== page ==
Demographics and households

Communities more dependent on heavy-emitting industries for their livelihood have seen smaller population growth. This trend has accelerated since 2016 and we should expect the same moving forward. With population growth being dependent on immigration, the fact that these communities have a smaller immigrant population means that future population is far from certain.

One interesting finding is that highly dependent communities are slightly younger and with a smaller proportion of the population of retirement age.  This might indicate that they have been able to attract working Canadians.

Another important consideration is that industries have located in proximity to indigenous communities. This leads to an over-representation of Indigenous populations within communities more dependent on heavy-emitting industries. This means that transition risk will be overwhelmingly felt by Canada’s Indigenous population.

Looking at households within these communities, we see very little differences with regards to the presence of children or household size. However, we notice differences regarding the percentage of multigenerational households which tends to be higher in less dependent communities, more than likely related to the greater presence of immigration. Overall, the presence of children all around does mean that workers are supporting families and we do not see more work-centred communities. The lower presence of multigenerational households in more dependent communities could mean that the mobility of families might be slightly higher.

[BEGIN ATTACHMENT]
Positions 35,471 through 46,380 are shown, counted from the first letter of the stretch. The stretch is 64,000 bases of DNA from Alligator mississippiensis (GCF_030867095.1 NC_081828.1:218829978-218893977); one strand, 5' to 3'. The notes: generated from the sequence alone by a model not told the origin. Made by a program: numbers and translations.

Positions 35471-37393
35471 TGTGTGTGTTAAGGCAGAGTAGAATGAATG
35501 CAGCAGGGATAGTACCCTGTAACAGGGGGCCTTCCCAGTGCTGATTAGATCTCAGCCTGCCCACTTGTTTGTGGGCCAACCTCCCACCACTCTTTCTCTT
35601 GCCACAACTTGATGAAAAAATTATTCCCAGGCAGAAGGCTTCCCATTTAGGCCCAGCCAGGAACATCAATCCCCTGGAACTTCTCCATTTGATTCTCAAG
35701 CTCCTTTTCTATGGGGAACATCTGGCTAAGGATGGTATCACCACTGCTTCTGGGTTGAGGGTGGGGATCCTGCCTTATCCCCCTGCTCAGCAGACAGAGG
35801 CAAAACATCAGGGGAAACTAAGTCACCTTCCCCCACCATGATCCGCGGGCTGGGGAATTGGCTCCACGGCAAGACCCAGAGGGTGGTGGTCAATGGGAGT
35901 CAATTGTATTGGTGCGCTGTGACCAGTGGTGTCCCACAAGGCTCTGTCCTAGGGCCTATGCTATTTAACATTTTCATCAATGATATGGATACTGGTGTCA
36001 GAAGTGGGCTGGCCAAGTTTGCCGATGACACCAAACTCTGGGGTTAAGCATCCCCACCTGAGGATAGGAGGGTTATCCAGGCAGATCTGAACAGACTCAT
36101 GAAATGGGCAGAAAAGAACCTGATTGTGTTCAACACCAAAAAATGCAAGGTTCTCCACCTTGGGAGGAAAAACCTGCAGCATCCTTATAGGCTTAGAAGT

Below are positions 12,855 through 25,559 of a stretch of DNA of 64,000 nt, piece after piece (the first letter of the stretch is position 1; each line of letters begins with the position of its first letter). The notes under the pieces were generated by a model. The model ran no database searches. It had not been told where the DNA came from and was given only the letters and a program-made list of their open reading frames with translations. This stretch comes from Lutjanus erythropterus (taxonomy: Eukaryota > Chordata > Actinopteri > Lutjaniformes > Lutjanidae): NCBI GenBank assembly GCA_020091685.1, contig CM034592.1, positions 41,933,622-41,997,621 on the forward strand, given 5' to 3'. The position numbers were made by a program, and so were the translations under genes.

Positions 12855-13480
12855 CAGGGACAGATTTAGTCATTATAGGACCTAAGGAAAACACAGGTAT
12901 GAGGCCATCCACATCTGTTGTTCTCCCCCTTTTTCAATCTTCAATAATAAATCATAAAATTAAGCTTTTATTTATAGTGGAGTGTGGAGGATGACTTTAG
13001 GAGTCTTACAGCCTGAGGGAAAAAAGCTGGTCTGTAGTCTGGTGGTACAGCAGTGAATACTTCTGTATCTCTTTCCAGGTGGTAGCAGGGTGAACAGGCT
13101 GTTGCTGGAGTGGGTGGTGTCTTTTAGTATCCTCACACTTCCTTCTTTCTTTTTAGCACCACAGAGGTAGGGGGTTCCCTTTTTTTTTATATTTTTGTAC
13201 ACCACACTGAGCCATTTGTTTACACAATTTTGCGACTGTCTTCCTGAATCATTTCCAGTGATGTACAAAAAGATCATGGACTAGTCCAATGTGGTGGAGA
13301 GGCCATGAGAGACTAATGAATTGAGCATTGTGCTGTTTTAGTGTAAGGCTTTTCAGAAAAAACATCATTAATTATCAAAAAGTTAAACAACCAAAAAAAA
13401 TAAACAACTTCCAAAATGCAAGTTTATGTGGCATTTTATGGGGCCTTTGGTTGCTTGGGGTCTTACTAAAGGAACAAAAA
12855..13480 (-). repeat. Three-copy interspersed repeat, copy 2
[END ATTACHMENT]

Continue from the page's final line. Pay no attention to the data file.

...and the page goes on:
Education, wage and work

The workforce also differs with relatively more people with a high school diploma or less and fewer holders of bachelor’s degree, masters or PhDs. Household wage growth has been more anemic and there are very few differences in seasonal work and self-employment as percentages of the overall workforce.

Remote work is twice less frequent in highly dependent communities and could very well be less possible for workers. Since the data was collected in the middle of the pandemic (2021), we could suspect that the remote work statistics might be an upper boundary.  Also, more workers commute within their census division. All this indicates stronger ties between workplace and living place in more dependent communities.